There are multiple different plots for (univarate) time series missing data available in the imputeTS package. These can be grouped in the following three categories:

- Getting an Overview (
`ggplot_na_distribution`

) - Deeper insights and missing data patterns
(
`ggplot_na_distribution2`

,`ggplot_na_gapsize`

) - Assessing/Exploring imputation results
(
`ggplot_na_imputations`

)

*This vignette showcases all of the available visualizations in
the imputeTS package. More information on time series imputation and the
imputeTS package in general can be found in this paper: imputeTS:
Time Series Missing Value Imputation in R.*

`ggplot_na_distribution`

)The best starting point for getting an overview about the missing
data in your (univariate) time series is the
`ggplot_na_distribution()`

plot. It gives a nice first
overview where in the time series the missing values occur and how they
are distributed. It also already gives a rough impression on how many
missing data are in different intervals of the time series.

Usage is easy: just supply the (univariate) time series to the function call. Only the time series is needed as input - all additional parameters are only needed to alter the appearance of the plot.

```
library("imputeTS")
ggplot_na_distribution(tsAirgap)
```

It is important to note, that the input itself needs to be
univariate. For data types with multiple variables/columns only use the
column you want to plot as input parameter `x`

. The x-axis
time information can be added with the `x_axis_labels`

parameter - otherwise the consecutive index of observations in the
series is used as x-axis tick label.

Thus for a data.frame `df`

with multiple columns
`df$date`

, `df$value`

,
`df$another_value`

, `df$yet_another_value`

where
we want to plot `df$value`

with Dates on the x-axis the
required function call would look like this:

`ggplot_na_distribution(x = df$value, x_axis_labels = df$date)`

`ggplot_na_distribution2`

)When a summary for certain time intervals (e. g. weeks) is needed,
the `ggplot_na_distribution2()`

plot is useful. It shows the
missing data percentage for each interval as a bar. This kind of summary
plot is also quite useful for very long time series, which would not fit
into the plot window as a lineplot.

Like for `ggplot_na_distribution()`

only parameter
`x`

(the univariate time series) is mandatory for creating a
plot with `ggplot_na_distribution2()`

. With the parameter
`interval_size`

the size of the interval can be changed
(default is a auto calculated interval size that gives a good overall
overview). All other parameters are mostly needed for changing the
appearance of the plot.

`ggplot_na_distribution2(tsNH4)`

Alternatively the missing data count for the interval (instead of the percentages) can be shown. Below is an example with a custom interval size of 144 and a custom color for the missing data bars. Since the example data is recorded in 10 minute time steps, a interval_size of 144 means that we are using daily intervals (6 measurements per hour, 24 hours per day, 6*24 = 144).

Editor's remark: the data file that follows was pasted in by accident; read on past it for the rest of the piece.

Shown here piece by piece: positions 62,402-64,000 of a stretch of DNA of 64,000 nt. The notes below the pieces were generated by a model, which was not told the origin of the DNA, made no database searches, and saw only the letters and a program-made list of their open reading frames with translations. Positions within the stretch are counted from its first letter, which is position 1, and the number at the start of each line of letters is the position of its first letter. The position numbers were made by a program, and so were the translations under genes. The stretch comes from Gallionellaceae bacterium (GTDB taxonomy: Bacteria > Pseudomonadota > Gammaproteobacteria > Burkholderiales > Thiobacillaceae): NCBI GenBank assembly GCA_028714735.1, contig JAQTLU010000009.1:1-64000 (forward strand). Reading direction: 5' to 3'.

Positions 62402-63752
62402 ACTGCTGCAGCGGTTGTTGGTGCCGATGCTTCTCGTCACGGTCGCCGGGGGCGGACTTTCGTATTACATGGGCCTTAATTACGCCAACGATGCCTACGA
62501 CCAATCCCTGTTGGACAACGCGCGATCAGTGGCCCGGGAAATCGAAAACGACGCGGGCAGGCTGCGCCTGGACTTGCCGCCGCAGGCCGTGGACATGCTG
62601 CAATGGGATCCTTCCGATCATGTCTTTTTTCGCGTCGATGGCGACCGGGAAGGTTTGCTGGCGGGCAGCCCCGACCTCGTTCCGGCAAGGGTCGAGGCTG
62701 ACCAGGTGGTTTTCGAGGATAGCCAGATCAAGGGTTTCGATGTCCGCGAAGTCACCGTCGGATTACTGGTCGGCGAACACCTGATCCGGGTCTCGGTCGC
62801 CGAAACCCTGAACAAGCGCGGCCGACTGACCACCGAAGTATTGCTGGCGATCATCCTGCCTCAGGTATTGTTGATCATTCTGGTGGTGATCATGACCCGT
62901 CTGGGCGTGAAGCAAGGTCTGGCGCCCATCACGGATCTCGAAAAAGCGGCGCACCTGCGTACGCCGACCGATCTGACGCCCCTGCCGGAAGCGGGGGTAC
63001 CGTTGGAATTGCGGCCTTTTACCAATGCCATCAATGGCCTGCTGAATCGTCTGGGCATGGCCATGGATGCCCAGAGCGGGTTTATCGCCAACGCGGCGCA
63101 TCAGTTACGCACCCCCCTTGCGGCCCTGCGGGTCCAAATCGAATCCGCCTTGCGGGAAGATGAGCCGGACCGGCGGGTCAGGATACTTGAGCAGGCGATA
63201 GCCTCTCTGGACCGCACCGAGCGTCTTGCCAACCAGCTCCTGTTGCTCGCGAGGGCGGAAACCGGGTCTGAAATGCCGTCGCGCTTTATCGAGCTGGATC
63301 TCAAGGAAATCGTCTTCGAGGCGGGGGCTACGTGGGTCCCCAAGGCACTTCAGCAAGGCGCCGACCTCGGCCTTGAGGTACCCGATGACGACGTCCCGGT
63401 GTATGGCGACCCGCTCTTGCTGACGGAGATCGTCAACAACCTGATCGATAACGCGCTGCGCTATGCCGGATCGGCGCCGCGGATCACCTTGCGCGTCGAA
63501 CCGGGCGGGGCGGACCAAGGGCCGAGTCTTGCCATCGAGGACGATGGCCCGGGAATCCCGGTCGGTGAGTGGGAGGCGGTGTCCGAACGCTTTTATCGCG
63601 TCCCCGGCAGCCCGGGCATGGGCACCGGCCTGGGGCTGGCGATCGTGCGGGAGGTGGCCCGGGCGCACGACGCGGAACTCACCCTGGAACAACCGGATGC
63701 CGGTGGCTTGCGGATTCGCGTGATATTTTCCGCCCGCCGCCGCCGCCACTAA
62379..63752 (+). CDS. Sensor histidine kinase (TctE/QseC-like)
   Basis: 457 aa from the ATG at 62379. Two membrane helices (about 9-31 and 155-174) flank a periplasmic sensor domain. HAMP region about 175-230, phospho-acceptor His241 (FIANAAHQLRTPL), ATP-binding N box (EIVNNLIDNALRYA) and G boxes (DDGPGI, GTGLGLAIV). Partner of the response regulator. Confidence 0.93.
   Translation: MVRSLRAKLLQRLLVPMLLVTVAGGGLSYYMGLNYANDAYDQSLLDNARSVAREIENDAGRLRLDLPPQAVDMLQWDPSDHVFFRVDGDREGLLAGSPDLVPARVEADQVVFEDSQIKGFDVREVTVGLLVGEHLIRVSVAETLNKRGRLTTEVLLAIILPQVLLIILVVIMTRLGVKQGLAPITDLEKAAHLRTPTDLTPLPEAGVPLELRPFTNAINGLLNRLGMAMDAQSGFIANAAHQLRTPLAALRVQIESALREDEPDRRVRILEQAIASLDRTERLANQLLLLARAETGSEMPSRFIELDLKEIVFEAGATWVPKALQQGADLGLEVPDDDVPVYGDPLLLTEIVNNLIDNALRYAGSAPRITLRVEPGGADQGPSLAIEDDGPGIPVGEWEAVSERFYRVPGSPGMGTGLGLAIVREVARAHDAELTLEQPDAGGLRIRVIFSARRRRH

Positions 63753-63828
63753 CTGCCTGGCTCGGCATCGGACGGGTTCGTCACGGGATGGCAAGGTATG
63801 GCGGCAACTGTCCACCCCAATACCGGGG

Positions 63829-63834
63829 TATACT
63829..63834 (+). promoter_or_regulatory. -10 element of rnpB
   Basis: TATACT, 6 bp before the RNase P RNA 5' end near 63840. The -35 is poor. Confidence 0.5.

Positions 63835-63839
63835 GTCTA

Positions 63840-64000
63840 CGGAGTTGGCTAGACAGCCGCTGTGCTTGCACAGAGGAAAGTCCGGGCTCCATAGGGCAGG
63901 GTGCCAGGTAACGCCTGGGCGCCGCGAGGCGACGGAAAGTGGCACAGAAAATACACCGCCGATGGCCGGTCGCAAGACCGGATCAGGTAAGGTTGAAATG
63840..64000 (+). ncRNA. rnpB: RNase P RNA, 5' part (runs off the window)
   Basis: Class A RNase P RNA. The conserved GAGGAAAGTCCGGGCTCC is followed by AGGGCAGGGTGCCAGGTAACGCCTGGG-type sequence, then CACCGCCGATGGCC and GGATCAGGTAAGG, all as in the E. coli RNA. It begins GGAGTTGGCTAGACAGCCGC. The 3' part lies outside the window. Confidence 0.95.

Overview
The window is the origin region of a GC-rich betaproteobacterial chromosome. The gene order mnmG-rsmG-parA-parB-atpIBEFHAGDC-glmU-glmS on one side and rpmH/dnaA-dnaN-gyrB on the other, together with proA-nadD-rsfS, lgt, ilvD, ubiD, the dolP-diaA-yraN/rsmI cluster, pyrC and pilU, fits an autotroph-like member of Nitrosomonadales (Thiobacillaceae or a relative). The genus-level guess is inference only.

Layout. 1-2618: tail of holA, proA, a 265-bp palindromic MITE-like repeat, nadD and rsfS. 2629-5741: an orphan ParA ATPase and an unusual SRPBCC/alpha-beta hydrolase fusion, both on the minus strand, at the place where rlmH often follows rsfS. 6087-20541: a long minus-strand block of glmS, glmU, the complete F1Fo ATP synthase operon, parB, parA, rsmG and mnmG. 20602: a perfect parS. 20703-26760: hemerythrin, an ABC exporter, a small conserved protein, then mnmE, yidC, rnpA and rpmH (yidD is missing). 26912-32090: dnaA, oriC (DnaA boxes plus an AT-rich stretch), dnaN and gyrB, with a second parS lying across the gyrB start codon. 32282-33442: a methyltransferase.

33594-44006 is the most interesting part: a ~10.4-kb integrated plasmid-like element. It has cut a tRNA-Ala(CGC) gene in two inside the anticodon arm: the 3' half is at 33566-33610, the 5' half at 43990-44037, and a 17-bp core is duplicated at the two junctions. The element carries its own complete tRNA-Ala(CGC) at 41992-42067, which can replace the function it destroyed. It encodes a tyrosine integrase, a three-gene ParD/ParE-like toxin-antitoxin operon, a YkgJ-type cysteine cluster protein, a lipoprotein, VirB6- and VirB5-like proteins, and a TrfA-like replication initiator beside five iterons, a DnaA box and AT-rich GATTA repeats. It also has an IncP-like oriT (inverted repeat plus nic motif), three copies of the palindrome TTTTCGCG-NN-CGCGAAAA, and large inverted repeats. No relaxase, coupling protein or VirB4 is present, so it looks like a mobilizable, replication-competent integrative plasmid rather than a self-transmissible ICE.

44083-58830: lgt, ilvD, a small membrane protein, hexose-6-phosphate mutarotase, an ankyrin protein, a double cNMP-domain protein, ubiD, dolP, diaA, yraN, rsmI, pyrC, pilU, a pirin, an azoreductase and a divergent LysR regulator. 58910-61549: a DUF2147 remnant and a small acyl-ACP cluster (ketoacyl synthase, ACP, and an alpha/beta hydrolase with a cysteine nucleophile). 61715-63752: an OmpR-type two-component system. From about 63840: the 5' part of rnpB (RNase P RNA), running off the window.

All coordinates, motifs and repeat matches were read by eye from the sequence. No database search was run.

`ggplot_na_distribution2(tsNH4, measure = "count", interval_size = 144, color_missing = "gold3")`

`ggplot_na_gapsize`

)Often deeper insights about the missing data are quite useful. These insights can give hints of possible causes of the missing data and an indication, which imputation algorithms might give good results. The plot gives an overview about how often different gapsizes (NAs in a row) occur in the time series.

Only the parameter `x`

(the univariate time series) is
needed as mandatory input. By default the plot shows only the 10 most
often occurring gapsizes. Use parameter `limit`

to increase
this number.

```
library(imputeTS)
ggplot_na_gapsize(tsNH4)
```

The plot shows both, the number of occurrence and the resulting NAs
for the respective gapsizes. Resulting NAs can be explained as the
number of NAs a certain gapsize accounts for in total. For example a
gapsize of 3 that occurs 5 times results in 15 NAs overall. The
parameter `include_total`

can be used to change this
behavior. Below is a example of the same plot with specific settings for
`limit`

and `include_total`

.

```
library(imputeTS)
ggplot_na_gapsize(tsNH4, include_total = F, limit = 15)
```

`ggplot_na_imputations`

)After using imputation functions like `na_kalman()`

,
`na_interpolation()`

, `na_seadec()`

there is often
the need to get a first impression on how good the algorithm performs.
The `ggplot_na_imputations()`

plot gives a good impression on
how well the imputed values fit into the original time series.

Mandatory inputs for this function are these two parameters:
`x_with_na`

(the time series as it was before imputation) and
`x_with_imputations`

(the time series without NAs after
imputation).

```
library(imputeTS)
<- na_interpolation(tsAirgap)
imp ggplot_na_imputations(tsAirgap, imp)
```

In some cases (mostly when performing imputation experiments and
benchmarks) the NAs were only artificially introduced into the original
time series. Which means, there exists a ground truth for the NA values
(the complete time series before introducing the NAs). In this case you
can additionally use the `x_with_truth`

parameter to get a
plot that displays both, the imputations and the ground truth.

```
library(imputeTS)
<- na_mean(tsAirgap)
imp ggplot_na_imputations(x_with_na = tsAirgap, x_with_imputations = imp, x_with_truth = tsAirgapComplete )
```

If you found a bug or have suggestions, feel free to open an issue on GitHub or get in contact via steffen.moritz10 at gmail.com.

All feedback is welcome